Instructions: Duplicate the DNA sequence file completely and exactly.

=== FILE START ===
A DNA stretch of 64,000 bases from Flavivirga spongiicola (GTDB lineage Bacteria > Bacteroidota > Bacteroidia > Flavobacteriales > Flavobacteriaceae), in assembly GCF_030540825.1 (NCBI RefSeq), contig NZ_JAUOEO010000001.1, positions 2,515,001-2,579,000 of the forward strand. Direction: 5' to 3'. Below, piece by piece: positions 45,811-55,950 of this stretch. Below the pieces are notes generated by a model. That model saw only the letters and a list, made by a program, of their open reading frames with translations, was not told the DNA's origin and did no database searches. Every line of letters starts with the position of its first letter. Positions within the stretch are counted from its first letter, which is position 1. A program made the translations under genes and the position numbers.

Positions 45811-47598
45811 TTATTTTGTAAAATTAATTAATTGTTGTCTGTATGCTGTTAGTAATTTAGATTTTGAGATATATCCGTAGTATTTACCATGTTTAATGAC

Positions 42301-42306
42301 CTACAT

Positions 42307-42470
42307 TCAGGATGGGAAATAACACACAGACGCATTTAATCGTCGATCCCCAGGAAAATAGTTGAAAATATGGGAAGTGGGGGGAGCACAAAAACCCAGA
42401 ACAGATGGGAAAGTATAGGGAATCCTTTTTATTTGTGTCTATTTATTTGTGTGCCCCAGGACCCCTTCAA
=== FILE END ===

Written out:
A DNA stretch of 64,000 bases from Flavivirga spongiicola (GTDB lineage Bacteria > Bacteroidota > Bacteroidia > Flavobacteriales > Flavobacteriaceae), in assembly GCF_030540825.1 (NCBI RefSeq), contig NZ_JAUOEO010000001.1, positions 2,515,001-2,579,000 of the forward strand. Direction: 5' to 3'. Below, piece by piece: positions 45,811-55,950 of this stretch. Below the pieces are notes generated by a model. That model saw only the letters and a list, made by a program, of their open reading frames with translations, was not told the DNA's origin and did no database searches. Every line of letters starts with the position of its first letter. Positions within the stretch are counted from its first letter, which is position 1. A program made the translations under genes and the position numbers.

Positions 45811-47598
45811 TTATTTTGTAAAATTAATTAATTGTTGTCTGTATGCTGTTAGTAATTTAGATTTTGAGATATATCCGTAGTATTTACCATGTTTAATGAC

Positions 42301-42306
42301 CTACAT

Positions 42307-42470
42307 TCAGGATGGGAAATAACACACAGACGCATTTAATCGTCGATCCCCAGGAAAATAGTTGAAAATATGGGAAGTGGGGGGAGCACAAAAACCCAGA
42401 ACAGATGGGAAAGTATAGGGAATCCTTTTTATTTGTGTCTATTTATTTGTGTGCCCCAGGACCCCTTCAA